More than 100 Indian police swarmed 16 tech support scam call centers in Gurgaon and Noida last week, arresting 39 people for allegedly impersonating legitimate support reps for companies including Microsoft, Apple, Google, Dell and HP.
The day after the raids, which were carried out on Tuesday and Wednesday, Microsoft said that it has received over 7,000 victim reports from customers in more than 15 countries who’ve been ripped off by the call centers.
This is the second of two recent, big raids on Indian tech support scammers. In October, after Microsoft filed complaints about customers falling for pop-up messages that lied about their systems being infected with malware, Indian police raided 10 illegal call centers and arrested 24 alleged scammers.
In that second raid, law enforcement seized a wealth of evidence, including the call scripts, live chats, voice call recordings and customer records used to run the scams.
Typosquatting and malvertising
There are a few ways that people can fall prey to these swindlers, who get to people via both phone calls and pop-up windows. Last year, researchers at Stony Brook University rigged up a robot to automatically crawl the web searching for tech support scammers and to figure out where they lurk, how they monetize the scam, what software tools they use to pull it off, and what social engineering ploys they use to weasel money out of victims.
They found that users often get exposed to these scams via malvertising that’s found on domain squatting pages: the pages that take advantage of typos we make when typing popular domain names. For example, a scammer company will register a typosquatting domain such as twwitter.com.
Studies have shown that visitors who stumble into the typosquatting pages often get redirected to pages laced with malware, while a certain percentage get shuffled over to tech support scam pages.
Once there, a visitor is bombarded with messages saying their operating system is infected with malware. Typically, the site is festooned with logos and trademarks from well-known software and security companies or user interfaces.
A popular gambit has been to present users with a page that mimics the Windows blue screen of death.
The frequency of fake blue screens of death has over the years turned “Microsoft” into a red-alert word. According to Microsoft’s recently released global survey, three out of five Windows users had encountered a tech support scam in the previous year. That reflects a five-point drop since 2016, which is good, but it’s not great, Microsoft said: the scams are still going strong, targeting all ages and all geographies.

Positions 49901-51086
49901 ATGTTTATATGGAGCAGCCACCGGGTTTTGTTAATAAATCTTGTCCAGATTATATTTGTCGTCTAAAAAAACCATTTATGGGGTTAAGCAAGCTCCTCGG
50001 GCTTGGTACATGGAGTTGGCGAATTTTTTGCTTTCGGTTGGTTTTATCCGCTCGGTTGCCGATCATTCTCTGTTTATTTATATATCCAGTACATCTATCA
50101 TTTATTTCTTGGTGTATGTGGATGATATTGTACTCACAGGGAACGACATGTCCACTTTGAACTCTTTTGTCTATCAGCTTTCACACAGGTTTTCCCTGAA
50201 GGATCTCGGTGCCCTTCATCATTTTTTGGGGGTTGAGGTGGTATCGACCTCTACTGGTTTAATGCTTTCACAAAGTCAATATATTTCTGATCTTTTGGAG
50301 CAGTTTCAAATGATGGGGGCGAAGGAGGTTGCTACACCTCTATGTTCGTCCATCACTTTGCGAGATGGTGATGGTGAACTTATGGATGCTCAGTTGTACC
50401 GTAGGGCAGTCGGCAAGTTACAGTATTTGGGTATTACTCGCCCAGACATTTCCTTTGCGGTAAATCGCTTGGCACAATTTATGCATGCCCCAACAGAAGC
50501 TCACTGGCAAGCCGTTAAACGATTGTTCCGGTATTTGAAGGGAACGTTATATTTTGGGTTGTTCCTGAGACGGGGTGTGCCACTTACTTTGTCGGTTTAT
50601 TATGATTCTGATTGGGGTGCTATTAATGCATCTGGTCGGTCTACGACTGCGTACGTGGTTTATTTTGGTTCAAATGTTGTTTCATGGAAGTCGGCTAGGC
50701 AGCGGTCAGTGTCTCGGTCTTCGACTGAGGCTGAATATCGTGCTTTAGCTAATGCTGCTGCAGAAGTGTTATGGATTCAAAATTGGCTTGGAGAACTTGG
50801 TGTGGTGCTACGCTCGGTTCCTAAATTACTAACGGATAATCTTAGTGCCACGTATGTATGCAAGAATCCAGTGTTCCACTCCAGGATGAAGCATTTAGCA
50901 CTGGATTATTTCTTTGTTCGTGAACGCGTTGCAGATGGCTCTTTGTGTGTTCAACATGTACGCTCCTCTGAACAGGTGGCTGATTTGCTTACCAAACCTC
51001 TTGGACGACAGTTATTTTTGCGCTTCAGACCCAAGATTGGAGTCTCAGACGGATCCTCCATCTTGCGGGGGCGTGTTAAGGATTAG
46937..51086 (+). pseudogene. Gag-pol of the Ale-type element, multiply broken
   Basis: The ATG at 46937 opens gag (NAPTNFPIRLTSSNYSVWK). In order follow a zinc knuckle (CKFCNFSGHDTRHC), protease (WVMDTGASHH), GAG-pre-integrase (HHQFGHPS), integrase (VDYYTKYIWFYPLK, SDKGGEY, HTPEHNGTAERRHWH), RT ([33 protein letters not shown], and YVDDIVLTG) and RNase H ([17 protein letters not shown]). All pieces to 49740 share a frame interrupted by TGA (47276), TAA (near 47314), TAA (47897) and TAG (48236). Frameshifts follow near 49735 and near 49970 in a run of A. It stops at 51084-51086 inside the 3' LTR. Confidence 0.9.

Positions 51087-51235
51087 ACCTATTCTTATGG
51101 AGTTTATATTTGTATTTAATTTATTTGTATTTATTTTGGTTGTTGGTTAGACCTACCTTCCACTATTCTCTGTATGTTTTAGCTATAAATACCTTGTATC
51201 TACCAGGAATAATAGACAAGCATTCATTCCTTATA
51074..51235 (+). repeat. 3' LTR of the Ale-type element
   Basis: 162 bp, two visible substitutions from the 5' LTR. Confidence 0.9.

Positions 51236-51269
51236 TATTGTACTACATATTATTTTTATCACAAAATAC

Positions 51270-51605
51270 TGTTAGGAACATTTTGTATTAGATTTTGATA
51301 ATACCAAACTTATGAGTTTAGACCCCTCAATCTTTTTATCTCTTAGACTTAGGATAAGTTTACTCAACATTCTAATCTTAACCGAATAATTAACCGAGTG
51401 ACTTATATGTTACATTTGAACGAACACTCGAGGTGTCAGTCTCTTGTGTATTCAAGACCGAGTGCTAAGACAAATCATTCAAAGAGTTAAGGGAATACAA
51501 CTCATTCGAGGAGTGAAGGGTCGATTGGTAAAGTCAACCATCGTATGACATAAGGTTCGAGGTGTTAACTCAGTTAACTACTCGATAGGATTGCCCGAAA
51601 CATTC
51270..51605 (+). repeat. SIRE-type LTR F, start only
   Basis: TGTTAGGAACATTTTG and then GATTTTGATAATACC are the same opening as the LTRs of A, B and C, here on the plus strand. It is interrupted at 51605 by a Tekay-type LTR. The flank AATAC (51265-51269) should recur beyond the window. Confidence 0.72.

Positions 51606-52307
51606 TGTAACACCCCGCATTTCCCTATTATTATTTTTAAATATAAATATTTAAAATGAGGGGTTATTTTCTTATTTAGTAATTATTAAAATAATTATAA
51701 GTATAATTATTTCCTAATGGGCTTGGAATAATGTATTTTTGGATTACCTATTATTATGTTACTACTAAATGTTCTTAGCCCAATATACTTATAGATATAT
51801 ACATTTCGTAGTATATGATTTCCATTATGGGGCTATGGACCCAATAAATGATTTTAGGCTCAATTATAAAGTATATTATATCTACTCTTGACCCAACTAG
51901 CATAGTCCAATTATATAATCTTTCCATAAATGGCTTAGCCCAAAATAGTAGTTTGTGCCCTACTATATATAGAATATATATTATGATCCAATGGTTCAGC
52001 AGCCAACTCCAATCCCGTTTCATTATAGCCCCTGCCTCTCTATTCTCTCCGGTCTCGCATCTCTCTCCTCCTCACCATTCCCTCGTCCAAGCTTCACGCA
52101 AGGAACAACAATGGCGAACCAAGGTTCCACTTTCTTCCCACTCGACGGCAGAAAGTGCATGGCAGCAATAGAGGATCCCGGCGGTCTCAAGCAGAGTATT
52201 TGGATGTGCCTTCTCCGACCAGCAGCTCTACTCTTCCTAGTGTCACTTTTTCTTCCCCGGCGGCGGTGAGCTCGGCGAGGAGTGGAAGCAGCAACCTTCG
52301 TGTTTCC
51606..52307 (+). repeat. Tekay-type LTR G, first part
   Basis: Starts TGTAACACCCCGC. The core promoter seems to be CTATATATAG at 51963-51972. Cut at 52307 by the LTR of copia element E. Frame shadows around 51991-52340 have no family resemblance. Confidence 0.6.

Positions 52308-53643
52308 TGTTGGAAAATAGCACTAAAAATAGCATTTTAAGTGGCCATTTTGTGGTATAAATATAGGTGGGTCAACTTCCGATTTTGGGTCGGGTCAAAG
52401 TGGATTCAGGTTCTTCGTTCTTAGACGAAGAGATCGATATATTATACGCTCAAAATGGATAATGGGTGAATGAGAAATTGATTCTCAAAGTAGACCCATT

As the list of impersonated companies from the recent raid shows, you’re not immune if you don’t use Windows: scammers have branched out so they can prey on a broader audience, pretending to be aligned with Apple or other big-name tech companies.
Like a fly in a web
Feeling stuck like a fly in a web, a naive user will call what’s often a toll-free number for “help” with the “malware infection”. The person on the other end of the line will instruct the caller to download remote desktop to allow the remote “technician” to connect to their machine. That gives the crook complete control over the victim’s computer. At that point, perfectly innocent system messages will be interpreted as dire indications of infection.
Microsoft has found that its victimized customers typically get charged between $150 and $499 for the unnecessary tech support they supposedly need to get unstuck from the fictitious web. To add insult to injury, besides being gouged for fake tech support, once the victims have opened up their systems to remote access, they’re left vulnerable to malware or other types of attacks.
Microsoft has been fighting these scams since 2014, when it dragged multiple US companies into court. That’s also when it began to collect customer complaints about the scams via its Report a technical support scam portal.
What to do
Microsoft passed on these key ways to save yourself from getting scammed and having to use that portal:
- Be wary of any unsolicited phone call or pop-up message on your device.
- Microsoft will never proactively reach out to you to provide unsolicited PC or technical support. Any communication it has with you must be initiated by you.
- Don’t call the phone number in a pop-up window on your device, and be cautious about clicking on notifications asking you to scan your computer or download software. Many scammers try to fool you into thinking their notifications are legitimate.
- Never give control of your computer to a third party unless you can confirm that it is a legitimate representative of a computer support team with whom you are already a customer.
- If skeptical, take the person’s information down and immediately report it to your local authorities.